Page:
1. get the test applications: cvs -d :pserver:anonymous at cvs.linuxtv.org:/cvs/linuxtv login (use an empty password) cvs -z3 -d :pserver:anonymous at cvs.linuxtv.org:/cvs/linuxtv co -P dvb-apps
  2. cd dvb-apps && make (dont worry about any errors)
  3. create a directory for the channels.conf file... mkdir ~/.azap
  4. scan for channels: cd util/scan for OTA broadcasts: ./atscscan -A 1 -vvv atsc/us-ATSC-center-frequencies-8VSB > ~/.azap/channels.conf (The us-ATSC-center-frequencies-8VSB file didnt work for me, so I used us-NTSC-center-frequencies-8VSB and had better luck) for digital cable: ./atscscan -A 2 -vvv atsc/us-Cable-Standard-center-frequencies-QAM256 > ~/.azap/channels.conf (There are many other scans files in the atsc/ directory -- you should replace these as you see fit ... -A 3 will scan both cable and OTA, -A 1 only OTA, -A 2 only cable. do .atscscan alone and it will give you a list of params)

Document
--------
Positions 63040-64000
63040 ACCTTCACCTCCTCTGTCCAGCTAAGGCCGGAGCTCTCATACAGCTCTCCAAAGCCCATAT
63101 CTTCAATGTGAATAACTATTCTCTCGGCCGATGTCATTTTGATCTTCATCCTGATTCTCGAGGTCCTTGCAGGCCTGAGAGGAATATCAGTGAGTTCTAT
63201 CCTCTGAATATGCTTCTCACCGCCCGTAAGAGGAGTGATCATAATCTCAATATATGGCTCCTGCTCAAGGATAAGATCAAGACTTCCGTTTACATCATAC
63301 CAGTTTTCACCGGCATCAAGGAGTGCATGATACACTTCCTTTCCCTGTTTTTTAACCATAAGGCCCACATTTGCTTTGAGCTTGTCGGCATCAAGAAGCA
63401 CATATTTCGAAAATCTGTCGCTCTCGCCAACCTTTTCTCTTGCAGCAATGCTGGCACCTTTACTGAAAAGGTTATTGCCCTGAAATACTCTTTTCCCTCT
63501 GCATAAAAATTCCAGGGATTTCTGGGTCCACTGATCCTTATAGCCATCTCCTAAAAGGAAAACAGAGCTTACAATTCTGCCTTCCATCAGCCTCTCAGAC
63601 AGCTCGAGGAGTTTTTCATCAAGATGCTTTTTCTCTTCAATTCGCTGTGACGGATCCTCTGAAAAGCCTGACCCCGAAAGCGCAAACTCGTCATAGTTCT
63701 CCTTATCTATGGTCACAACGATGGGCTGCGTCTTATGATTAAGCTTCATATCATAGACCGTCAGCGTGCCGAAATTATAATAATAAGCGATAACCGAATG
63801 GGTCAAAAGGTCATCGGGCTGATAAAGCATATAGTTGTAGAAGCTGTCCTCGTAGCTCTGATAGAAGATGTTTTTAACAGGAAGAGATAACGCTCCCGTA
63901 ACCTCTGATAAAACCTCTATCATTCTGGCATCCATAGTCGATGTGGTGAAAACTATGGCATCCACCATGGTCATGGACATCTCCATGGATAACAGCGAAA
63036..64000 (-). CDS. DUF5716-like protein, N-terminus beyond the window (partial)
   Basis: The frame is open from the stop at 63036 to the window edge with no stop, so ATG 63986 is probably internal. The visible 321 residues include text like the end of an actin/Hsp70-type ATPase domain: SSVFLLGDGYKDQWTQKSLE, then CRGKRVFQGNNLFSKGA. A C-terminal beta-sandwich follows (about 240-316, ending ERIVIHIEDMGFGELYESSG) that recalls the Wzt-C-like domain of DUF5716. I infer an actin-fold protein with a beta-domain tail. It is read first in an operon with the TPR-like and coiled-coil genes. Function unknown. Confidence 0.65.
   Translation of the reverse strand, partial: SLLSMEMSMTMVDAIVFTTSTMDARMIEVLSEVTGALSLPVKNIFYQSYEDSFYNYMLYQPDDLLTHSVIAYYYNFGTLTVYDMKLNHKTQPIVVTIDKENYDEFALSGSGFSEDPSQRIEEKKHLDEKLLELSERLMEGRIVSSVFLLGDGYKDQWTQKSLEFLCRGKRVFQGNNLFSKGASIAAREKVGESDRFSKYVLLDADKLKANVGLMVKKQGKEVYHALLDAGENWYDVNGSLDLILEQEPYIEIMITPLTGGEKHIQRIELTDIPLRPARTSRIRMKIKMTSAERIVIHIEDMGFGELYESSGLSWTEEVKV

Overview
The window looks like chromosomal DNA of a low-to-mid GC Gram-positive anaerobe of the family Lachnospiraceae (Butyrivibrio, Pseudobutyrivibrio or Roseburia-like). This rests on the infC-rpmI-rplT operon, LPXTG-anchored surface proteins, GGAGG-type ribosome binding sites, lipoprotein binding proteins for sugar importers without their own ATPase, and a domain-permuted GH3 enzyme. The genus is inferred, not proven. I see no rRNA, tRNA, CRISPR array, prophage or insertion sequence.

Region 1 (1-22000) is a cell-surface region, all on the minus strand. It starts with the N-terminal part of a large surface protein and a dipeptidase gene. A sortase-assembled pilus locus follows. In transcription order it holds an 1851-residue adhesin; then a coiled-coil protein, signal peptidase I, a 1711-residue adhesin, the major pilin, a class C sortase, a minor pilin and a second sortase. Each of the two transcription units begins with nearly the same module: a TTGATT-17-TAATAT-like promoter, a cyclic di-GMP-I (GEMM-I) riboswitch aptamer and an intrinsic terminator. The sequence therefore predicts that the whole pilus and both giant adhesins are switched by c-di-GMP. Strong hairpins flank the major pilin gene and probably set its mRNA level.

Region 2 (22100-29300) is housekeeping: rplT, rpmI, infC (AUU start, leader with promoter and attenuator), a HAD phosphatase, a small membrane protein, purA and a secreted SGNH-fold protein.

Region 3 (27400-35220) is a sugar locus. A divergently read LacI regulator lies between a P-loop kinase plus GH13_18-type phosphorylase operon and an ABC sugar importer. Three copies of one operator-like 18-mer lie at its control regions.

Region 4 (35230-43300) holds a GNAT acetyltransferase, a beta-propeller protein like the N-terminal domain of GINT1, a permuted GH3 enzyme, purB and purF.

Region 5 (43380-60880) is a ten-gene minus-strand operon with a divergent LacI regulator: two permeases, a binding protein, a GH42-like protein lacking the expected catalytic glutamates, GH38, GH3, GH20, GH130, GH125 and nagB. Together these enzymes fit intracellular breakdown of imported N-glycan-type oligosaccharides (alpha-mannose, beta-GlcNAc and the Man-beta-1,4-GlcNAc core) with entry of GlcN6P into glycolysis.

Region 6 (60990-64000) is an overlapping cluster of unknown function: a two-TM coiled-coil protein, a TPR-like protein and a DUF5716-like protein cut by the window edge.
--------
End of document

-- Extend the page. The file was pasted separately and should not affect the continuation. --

5. tune a channel: cd ../szap ./azap WABC_HD -r ( replace WABC_HD with the channel name ... -r is very important)
  6. decode the stream: mplayer /dev/dvb/adapter0/dvr0 -cache 8192 -framedrop (play around with the mplayer parameters... I use the above for force the audio and video to stay in sync, on slower machines)
if you don't have mplayer handy, you should be able to do the following instead: cat /dev/dvb/adapter0/dvr0 > testfile.mpeg ...and then open the testfile.mpeg in your favorite mpeg viewer, like totem, xine, etc.